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Zerah Coston Monks papers, 1859-1867

Emory University

Stuart A. Rose Manuscript, Archives, and Rare Book Library

Atlanta, GA 30322



Permanent link: http://pid.emory.edu/ark:/25593/8zp5z

Descriptive Summary

Creator: Monks, Zerah Coston, b. 1841.
Title: Zerah Coston Monks papers, 1859-1867
Call Number:Manuscript Collection No. 376
Extent: .25 linear ft. (1 box) ; 1 microfilm reel (MF)
Abstract:Microfilm copy of the papers of educator, carpenter, Union soldier, and oil field worker Zerah Coston Monks including correspondence, a sketch of the Fredericksburg battlefront, and a family history.
Language:Materials entirely in English.

Administrative Information

Restrictions on Access

Unrestricted access.

Terms Governing Use and Reproduction

All requests subject to limitations noted in departmental policies on reproduction.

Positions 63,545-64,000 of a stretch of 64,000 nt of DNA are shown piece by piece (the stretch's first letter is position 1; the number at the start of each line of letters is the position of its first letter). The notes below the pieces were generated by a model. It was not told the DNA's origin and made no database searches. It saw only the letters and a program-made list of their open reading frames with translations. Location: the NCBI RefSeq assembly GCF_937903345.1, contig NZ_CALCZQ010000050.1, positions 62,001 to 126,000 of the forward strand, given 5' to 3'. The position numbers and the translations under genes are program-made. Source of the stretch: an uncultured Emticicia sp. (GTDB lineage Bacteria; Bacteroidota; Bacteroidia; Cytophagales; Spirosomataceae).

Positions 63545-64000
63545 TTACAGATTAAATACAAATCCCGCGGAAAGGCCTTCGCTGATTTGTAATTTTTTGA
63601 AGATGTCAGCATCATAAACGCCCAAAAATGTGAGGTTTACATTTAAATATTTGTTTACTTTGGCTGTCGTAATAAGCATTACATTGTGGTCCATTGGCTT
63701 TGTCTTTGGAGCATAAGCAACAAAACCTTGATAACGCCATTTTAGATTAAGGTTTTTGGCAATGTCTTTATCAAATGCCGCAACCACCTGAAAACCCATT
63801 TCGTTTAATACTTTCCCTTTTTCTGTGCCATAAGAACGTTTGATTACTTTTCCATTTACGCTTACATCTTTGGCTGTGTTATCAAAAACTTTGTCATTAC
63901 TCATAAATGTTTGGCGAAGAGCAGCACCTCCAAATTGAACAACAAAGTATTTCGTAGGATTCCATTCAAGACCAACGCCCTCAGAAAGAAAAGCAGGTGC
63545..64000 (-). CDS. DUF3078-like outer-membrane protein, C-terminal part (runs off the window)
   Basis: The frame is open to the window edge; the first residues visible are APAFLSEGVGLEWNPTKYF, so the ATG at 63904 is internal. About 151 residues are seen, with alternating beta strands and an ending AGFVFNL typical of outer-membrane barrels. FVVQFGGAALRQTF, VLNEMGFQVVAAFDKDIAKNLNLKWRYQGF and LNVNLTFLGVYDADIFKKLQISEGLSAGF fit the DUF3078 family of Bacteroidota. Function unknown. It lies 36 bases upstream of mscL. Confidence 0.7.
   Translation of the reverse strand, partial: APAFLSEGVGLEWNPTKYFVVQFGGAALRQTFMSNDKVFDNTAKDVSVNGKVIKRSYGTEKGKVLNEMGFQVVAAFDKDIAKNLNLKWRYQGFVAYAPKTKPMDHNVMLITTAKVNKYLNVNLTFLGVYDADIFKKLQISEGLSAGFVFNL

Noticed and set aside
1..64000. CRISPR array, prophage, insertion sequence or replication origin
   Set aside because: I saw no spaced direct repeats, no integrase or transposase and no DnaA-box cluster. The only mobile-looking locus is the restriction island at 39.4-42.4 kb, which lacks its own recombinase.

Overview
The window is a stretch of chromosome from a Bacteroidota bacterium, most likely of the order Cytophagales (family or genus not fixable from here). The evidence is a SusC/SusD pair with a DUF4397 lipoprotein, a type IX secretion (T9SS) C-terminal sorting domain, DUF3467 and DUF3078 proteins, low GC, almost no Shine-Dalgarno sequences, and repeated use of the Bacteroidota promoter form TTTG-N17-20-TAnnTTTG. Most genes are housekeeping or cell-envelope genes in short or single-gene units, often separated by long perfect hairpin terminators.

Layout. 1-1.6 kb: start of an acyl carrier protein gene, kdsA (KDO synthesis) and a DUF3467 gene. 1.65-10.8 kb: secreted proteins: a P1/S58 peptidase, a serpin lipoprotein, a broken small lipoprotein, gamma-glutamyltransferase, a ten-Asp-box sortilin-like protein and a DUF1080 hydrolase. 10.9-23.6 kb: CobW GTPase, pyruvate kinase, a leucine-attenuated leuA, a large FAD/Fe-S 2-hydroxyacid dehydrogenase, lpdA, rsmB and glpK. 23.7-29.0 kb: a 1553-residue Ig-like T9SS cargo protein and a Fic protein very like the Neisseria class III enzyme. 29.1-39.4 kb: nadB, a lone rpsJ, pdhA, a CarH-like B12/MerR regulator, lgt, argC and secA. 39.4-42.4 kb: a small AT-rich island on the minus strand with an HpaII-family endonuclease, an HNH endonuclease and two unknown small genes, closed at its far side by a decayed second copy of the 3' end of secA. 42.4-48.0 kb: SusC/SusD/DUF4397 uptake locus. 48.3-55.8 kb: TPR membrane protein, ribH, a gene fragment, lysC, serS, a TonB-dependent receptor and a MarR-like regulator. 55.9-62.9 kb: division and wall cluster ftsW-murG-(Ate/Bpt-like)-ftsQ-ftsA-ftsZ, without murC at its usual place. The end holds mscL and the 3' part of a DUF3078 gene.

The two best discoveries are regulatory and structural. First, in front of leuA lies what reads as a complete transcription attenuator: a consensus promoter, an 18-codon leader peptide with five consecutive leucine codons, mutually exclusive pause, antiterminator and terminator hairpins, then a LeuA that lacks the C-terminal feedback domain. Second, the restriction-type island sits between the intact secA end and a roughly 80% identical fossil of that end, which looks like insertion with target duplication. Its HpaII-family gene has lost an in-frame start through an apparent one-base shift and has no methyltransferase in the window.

Additional Physical Form

Some materials available only on microfilm.


Loaned for microfilming, 1961, with subsequent additions.


[after identification of item(s)], Zerah Coston Monks papers, Manuscript, Archives and Rare Book Library, Emory University.


Processed by EK, 1961.

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Collection Description

Biographical Note

Zerah Coston Monks, son of the Reverend Mr. and Mrs. William Monks, was born July 18, 1841, in Curlsville, Clarion County, Pennsylvania. There were six children in the family: Thomas Monks (10 years older than Coston), Rachel Monks, Margaret Monks, Sarah Jane Monks, Abner Jackson Monks (died in infancy), and Zerah Coston Monks. Their mother, Harriet Duncan Burns Monks, died in 1845. In 1846 Reverend Monks married Martha Wilson Clarke. They had one son, George, born in 1848.